PITTSBURGH—If the end is near for Ben Roethlisberger, he’s not telling. Not publicly anyway. The longtime Pittsburgh Steelers quarterback insists he won’t make a final decision about his future until January at the earliest.
Until then, he is intent on savoring each moment as it comes. Moments like the giddy postgame locker room on Sunday night inside Heinz Field, when a surprised Roethlisberger received the game ball following the 39th fourth-quarter comeback of his career, a 20–19 victory over Baltimore that will be remembered for Roethlisberger’s vintage second-half play and a gutsy—if ultimately fruitless—decision by Ravens coach John Harbaugh to go for the win in regulation.
“You should always try to savor moments like this,” Roethlisberger said after throwing for 236 yards and two fourth-quarter touchdowns to Diontae Johnson. “I try and reiterate that to guys. Whether you’re in your first year or your fifth year, your 20th year, you should always appreciate this moment.”
One the Steelers (6–5–1) desperately needed in order to be any sort of factor down the stretch. Pittsburgh ended a three-game winless skid behind a flash of brilliance from Roethlisberger and Johnson and the long arms of linebacker T.J. Watt.
Watt finished with a career-high 3 1/2 sacks despite missing practice all week after being placed on the COVID-19 list, and his presence forced Lamar Jackson’s 2-point conversion throw to tight end Mark Andrews to fall harmlessly to the turf after a 6-yard touchdown catch by Sammy Watkins drew the Ravens (8–4) within a point with 12 seconds to go.
Rather than turn to the NFL’s best kicker to force overtime by going for an extra point, Harbaugh told Justin Tucker to remain on the sideline and asked Jackson to win it in regulation. Jackson took the snap and looked his right, but in an effort to keep the ball out of Watt’s reach, he ended up leading Andrews too far. The pass smacked off Andrews’ outstretched hands and the Steelers escaped.
“I was cool with (the decision),” Jackson said. “I want to win.”
Harbaugh pointed to the play of his injury-depleted secondary—a list that now includes star Marlon Humphrey, who left in the second half with an issue Harbaugh did not disclose—as the main reason to avoid overtime.
The Ravens certainly looked a step slow over the final 15 minutes as Roethlisberger hit a wide-open Johnson for scores of 29 and 5 yards, the last a flip that gave the Steelers a 20–13 lead with 1:48 to go.
Jackson took Baltimore 60 yards and Watkins’ tumbling touchdown grab pulled the Ravens within a point.
“We were pretty much out of corners at that point in time,” Harbaugh said. “It was an opportunity for us to win the game right there. … You saw the play. It’s that close. It’s a game of inches.”
Baltimore remained in first place in the AFC North despite the loss after Cincinnati fell to the Los Angeles Chargers earlier in the day. Still, the Ravens missed a chance to put away their longtime rivals thanks in part to an inability to protect Jackson.
The Steelers sacked Jackson seven times, including 2 1/2 by former Ravens defensive lineman Chris Wormley, who was traded to Pittsburgh before the 2020 season.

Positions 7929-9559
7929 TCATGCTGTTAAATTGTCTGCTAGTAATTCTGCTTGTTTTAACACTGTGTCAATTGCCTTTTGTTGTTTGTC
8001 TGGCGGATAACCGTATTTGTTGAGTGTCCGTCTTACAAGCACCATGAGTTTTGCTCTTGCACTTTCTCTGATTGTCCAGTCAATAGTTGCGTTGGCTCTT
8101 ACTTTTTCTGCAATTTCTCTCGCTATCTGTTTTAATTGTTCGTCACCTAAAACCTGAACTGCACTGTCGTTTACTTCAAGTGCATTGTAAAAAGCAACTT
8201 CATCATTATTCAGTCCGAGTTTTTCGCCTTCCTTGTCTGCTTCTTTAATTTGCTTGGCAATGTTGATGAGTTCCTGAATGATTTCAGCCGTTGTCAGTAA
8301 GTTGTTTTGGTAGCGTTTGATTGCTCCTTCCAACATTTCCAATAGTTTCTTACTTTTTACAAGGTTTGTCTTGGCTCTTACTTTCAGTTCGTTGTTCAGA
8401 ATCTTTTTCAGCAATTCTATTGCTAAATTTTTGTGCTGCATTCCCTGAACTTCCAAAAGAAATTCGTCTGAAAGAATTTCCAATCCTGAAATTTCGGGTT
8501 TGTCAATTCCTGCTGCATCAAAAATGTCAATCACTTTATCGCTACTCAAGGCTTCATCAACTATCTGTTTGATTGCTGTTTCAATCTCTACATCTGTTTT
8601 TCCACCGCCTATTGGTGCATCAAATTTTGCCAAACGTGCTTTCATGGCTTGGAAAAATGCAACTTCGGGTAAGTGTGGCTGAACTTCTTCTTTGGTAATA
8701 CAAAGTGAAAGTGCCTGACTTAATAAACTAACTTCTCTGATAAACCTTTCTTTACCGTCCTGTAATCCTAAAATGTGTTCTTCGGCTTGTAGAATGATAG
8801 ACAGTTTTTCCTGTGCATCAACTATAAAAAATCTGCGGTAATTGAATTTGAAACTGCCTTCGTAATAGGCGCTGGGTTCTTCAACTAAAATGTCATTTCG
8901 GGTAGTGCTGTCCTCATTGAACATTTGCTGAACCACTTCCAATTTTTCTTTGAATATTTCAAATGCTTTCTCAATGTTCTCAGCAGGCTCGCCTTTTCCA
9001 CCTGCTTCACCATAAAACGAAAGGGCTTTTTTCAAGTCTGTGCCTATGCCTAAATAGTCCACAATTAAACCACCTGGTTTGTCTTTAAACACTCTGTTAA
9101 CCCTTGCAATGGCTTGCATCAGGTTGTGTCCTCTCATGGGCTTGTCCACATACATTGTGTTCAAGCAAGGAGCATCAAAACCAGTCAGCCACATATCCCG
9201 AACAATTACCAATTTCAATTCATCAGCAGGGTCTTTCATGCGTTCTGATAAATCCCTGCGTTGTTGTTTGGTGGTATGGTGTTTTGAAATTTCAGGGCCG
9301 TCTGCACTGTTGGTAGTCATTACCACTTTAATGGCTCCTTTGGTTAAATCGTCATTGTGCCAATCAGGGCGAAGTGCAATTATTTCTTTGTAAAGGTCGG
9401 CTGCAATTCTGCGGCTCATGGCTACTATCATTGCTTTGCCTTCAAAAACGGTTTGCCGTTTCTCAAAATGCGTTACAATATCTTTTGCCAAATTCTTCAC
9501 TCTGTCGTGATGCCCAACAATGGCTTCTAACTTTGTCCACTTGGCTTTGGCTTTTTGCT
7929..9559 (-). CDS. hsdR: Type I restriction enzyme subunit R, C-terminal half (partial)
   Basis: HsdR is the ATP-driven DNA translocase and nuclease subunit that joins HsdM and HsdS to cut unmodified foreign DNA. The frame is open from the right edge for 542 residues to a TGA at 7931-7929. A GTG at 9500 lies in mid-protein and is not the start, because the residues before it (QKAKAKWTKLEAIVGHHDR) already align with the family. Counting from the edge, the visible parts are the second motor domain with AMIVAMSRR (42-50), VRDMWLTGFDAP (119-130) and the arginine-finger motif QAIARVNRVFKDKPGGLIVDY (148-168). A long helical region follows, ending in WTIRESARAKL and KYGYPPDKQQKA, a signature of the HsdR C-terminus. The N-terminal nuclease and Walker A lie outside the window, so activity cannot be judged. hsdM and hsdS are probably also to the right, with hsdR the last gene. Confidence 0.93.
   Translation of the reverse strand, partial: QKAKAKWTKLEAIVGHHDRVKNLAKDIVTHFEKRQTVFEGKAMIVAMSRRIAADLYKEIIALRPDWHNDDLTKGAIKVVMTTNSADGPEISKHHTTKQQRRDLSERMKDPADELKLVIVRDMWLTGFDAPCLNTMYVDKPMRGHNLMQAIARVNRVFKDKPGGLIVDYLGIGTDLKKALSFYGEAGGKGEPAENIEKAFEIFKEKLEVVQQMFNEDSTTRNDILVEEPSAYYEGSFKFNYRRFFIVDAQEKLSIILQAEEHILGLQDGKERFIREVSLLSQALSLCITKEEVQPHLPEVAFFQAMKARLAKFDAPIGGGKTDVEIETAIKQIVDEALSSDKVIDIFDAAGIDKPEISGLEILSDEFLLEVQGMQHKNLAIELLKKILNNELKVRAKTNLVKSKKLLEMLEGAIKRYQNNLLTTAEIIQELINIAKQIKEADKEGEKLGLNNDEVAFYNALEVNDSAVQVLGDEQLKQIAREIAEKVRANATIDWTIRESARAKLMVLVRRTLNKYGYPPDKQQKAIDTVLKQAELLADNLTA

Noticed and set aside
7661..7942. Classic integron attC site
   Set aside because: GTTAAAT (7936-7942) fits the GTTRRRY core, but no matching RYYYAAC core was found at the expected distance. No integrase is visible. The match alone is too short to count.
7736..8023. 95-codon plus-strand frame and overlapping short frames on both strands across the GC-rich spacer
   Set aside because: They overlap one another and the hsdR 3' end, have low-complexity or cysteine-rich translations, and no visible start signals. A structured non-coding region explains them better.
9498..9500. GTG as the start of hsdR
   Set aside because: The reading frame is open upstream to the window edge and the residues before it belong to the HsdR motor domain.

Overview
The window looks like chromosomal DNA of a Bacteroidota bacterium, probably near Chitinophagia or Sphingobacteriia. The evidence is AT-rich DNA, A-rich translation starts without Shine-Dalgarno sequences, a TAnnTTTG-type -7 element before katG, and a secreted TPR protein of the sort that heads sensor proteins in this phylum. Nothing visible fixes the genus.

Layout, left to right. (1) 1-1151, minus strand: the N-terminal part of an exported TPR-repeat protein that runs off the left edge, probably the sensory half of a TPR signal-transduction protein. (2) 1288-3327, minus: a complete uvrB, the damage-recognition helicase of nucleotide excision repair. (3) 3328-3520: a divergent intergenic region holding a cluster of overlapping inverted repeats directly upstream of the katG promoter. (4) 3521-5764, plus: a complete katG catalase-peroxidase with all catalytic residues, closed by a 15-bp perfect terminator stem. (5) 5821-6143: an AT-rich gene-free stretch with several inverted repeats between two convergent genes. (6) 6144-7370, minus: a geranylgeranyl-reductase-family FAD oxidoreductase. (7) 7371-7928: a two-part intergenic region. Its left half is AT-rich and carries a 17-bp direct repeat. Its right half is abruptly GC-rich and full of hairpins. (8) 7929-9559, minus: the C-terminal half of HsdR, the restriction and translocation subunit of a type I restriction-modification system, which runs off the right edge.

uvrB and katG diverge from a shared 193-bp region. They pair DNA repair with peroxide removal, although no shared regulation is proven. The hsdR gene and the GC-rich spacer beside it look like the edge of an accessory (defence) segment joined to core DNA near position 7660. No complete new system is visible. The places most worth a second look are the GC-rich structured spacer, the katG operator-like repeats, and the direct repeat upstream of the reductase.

“I told (Wormley) when he got here, I said, ‘Man, when a team trades you within the division, they’re telling you what they think of you,’” Tomlin said. “So I hope he plays like that when he sees (Baltimore).”
Roethlisberger declined to get into specifics about an ESPN report on Saturday night—which cited anonymous sources—that he’ll call it a career whenever the 2021 season ends.
“My focus is on (Thursday’s game at) Minnesota and what we have to do to get ready,” he said. “I’ll address any of that stuff after the season. I’ve always been a one game at a time, one season at a time person and I’m going to stay that way.”
Contemplating retirement is nothing new for Roethlisberger. The 39-year-old Roethlisberger has been flirting with it since the spring of 2017.
There has been times this season when he’s looked every bit his age, and moments when he can briefly turn back the clock as he did in the fourth quarter on Sunday, when he completed 9 of 10 for 129 yards with two touchdowns, a 2-pt conversion and a 158.3 passer rating.
How did Watt stay in shape during his unexpected downtime? By pulling on his cleats and running around trees at his house in suburban Pittsburgh.
He hardly looked rusty while chasing after Jackson. At one point the two good-naturedly-slapped each other on the helmet as a sign of respect following an 11-yard gain by Jackson.
Ravens: OL Patrick Mekari left in the second half with a hand injury and did not return.
Steelers: G B.J. Finney left in the first quarter with a back injury. Finney was replaced by John Leglue, who made his NFL debut.
Field judge Mike Weatherford left early in the fourth quarter after getting tangled up with Pittsburgh’s Chase Claypool following a 40-yard gain.
Ravens: Go for a season sweep of the Browns when they travel to Cleveland next Sunday.
Steelers: Face a short week with a visit face the Vikings looming on Thursday night.
By Will Graves